Mines Golf Club

Walker, Michigan

13th hole / 468 Yards / Par-4

Architect: Mike DeVries (2005)


The name Mike DeVries may not be as readily known to many golfers but the talented architect has quickly made is mark in bringing to life various golf properties with his keen sense of detail and a clear passion in instilling his efforts with a number of classical elements patterned from golf’s golden age in the 1920s.


Located just 5-10 minute drive from downtown Grand Rapids, the course is situated on a former gypsum mine — hence the name.


DeVries came onto the scene in a big time way with his outstanding effort at The Kingsley Club just a few years prior. Kingsley is a private club located nearby to Traverse City in the northern section of Michigan and been rated by a few national golf publications as one of America’s top 100 courses.


The Mines is a public course and the rolling terrain given its past heritage provides for a wondrous mixture of holes.


The 13th, a par-4 of 468 yards, plays uphill and turns right in the drive zone. It is essential to avoid that bunker but come near enough without venturing into it. Even for the strongest of players carrying one’s tee shot over that bunker requires a Herculean effort of nearly 300 yards. Complicating matters is that the prevailing wind pattern is often against you.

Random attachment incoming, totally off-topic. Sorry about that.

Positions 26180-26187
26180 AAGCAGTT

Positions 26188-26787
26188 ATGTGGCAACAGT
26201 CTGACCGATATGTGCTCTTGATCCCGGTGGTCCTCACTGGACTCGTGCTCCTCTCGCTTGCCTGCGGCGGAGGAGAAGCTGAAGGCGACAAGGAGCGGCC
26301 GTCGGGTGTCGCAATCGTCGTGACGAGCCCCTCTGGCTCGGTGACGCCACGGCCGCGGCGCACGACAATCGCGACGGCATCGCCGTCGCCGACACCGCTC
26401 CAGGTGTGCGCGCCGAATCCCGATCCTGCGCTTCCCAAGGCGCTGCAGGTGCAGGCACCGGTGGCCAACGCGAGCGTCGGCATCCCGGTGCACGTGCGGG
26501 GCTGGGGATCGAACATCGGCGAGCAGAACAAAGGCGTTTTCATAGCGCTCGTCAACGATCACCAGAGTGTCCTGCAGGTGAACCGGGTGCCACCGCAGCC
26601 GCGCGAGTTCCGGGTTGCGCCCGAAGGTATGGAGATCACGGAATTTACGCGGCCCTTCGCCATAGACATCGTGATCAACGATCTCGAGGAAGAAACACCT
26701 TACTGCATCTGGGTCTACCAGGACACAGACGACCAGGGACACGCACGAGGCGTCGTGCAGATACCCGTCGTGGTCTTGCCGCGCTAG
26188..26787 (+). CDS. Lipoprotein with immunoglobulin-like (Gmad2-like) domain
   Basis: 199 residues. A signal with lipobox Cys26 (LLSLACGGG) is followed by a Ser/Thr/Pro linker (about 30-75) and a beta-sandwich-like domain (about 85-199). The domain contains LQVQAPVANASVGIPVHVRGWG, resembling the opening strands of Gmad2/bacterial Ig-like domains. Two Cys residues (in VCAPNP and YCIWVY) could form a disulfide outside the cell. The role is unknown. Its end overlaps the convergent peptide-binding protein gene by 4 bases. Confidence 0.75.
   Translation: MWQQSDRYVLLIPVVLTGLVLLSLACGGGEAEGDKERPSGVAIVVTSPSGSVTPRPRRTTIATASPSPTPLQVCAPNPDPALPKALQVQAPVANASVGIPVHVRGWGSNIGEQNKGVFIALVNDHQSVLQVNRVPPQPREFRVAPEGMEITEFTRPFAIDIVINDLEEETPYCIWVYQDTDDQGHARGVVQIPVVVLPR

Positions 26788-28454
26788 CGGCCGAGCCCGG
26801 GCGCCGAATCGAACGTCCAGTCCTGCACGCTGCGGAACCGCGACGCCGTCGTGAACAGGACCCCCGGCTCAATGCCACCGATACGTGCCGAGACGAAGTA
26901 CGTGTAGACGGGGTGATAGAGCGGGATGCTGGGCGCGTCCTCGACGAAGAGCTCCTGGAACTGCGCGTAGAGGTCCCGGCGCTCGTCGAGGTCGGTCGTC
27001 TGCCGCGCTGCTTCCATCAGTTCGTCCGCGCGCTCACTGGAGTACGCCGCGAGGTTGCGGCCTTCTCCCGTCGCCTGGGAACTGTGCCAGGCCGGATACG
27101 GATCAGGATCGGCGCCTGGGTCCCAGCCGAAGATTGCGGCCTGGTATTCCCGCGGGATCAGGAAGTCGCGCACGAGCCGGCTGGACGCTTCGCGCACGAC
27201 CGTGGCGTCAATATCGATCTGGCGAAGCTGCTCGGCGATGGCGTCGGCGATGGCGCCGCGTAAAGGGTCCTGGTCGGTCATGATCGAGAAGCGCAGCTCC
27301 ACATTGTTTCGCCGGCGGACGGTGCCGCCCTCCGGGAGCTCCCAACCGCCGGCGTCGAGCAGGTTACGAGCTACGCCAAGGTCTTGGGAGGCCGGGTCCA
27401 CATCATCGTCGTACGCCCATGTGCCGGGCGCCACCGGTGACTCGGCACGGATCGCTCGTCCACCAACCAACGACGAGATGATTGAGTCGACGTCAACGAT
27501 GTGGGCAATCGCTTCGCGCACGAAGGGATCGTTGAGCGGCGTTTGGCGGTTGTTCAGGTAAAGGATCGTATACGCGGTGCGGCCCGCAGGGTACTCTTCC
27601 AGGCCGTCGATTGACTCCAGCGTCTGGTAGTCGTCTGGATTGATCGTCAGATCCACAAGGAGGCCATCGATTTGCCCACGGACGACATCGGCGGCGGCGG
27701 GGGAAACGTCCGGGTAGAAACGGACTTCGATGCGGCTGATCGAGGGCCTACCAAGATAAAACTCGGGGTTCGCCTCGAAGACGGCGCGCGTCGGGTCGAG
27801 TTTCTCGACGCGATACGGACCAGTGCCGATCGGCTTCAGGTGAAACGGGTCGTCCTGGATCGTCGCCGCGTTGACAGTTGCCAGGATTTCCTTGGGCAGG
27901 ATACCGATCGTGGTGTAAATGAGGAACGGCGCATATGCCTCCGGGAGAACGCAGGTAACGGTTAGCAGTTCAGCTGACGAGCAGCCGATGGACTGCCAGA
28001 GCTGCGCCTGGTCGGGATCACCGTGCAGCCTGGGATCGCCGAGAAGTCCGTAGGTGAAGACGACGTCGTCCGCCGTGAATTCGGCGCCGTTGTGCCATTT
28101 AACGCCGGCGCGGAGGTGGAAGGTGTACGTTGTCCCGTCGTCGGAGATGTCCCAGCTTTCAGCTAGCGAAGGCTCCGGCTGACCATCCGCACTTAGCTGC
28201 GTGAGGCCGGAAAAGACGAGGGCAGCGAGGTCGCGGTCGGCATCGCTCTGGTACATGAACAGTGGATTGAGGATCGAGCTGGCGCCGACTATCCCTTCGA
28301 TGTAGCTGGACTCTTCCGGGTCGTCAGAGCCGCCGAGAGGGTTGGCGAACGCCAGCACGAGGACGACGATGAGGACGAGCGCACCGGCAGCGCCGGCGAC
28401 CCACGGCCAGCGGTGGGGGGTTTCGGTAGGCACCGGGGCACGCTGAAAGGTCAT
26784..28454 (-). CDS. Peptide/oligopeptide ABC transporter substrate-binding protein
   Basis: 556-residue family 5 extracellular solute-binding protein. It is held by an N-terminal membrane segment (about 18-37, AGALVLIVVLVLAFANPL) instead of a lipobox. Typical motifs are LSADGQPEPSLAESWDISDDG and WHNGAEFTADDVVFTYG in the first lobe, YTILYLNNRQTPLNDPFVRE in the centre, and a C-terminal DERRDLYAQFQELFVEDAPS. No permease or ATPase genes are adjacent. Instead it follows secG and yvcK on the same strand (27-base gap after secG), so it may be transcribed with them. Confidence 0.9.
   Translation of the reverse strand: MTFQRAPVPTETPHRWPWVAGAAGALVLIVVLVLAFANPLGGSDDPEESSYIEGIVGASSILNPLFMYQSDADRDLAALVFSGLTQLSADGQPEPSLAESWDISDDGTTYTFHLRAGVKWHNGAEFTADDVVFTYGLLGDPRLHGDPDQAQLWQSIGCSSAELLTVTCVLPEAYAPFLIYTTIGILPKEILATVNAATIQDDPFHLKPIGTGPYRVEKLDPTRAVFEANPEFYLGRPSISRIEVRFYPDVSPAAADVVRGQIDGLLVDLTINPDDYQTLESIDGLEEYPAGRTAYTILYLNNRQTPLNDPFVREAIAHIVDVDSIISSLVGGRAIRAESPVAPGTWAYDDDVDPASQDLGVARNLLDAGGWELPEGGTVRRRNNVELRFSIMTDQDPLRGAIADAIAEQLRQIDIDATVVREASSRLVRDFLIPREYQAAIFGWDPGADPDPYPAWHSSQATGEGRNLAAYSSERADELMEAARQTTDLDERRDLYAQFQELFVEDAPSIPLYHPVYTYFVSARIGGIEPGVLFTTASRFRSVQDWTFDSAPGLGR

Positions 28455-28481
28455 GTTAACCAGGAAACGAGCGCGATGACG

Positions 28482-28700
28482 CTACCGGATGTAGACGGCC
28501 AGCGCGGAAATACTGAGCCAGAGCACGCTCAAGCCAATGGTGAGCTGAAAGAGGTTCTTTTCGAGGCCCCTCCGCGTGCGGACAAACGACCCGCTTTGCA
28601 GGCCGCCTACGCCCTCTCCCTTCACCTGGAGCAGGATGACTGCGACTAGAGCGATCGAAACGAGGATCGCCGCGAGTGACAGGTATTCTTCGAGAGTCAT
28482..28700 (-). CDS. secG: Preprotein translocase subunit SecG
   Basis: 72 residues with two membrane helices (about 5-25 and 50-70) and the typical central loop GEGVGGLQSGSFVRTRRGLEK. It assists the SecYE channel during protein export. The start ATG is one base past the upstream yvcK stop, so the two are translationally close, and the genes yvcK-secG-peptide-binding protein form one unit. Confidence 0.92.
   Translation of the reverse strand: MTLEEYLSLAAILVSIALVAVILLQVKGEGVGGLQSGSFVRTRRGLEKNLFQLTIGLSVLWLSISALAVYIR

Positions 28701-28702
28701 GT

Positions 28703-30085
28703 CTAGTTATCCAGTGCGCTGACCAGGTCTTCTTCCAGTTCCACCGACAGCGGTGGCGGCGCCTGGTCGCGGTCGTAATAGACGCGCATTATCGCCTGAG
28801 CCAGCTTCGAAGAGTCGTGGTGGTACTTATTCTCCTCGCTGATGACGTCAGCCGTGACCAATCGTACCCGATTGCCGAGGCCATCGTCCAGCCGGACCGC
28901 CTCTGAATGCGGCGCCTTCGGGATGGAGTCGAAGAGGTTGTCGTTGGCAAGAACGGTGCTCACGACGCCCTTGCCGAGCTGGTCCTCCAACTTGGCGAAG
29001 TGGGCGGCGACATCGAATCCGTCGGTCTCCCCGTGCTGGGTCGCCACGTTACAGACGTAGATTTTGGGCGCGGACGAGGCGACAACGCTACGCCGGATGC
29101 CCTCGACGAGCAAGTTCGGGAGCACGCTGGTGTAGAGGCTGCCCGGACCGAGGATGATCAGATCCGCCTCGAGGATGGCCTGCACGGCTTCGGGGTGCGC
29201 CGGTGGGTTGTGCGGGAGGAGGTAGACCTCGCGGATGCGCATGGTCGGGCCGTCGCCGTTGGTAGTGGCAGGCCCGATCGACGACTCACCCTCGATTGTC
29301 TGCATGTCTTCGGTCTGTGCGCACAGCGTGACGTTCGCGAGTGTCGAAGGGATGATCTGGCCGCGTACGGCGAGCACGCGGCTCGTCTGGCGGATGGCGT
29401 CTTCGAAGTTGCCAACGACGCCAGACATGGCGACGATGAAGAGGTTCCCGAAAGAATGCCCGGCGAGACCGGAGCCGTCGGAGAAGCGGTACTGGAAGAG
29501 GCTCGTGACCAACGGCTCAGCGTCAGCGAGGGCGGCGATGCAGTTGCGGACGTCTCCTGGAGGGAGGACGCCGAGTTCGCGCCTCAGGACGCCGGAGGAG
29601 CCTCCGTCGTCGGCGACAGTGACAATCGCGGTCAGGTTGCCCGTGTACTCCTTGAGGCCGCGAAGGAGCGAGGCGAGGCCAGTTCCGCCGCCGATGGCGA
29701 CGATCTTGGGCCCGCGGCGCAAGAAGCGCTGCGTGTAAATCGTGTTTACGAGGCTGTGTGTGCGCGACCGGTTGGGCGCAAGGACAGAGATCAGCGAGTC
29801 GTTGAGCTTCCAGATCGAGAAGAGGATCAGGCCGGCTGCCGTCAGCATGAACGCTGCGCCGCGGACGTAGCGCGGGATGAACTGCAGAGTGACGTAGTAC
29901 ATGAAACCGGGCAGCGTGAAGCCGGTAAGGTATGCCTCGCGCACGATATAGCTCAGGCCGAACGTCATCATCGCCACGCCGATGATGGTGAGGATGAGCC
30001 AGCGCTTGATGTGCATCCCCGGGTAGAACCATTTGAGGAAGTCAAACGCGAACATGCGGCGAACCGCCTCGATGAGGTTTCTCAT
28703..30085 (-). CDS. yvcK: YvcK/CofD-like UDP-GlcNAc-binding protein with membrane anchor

The approach shot is also daunting. Uphill all the way — mandating sound club selection for any hope for success.

The putting surface shows the craftiness of DeVries. The green rises noticeably from front to back. Closely mown areas await on both sides — the slightest pull or pushed approach rolling-off and finishing in a very challenging position for those seeking to escape with par.

“I think the 13th normally plays the hardest.,” said Brad Steffen, General Manager and Head Golf Professional. “A long second shot to an uphill, very narrow green that’s undulated. Any little miss left or right will run off.”


Interestingly, there are no bunkers by the greensite and that can lull many first time players to erroneously conclude achieving a low score is very doable.


Think again.


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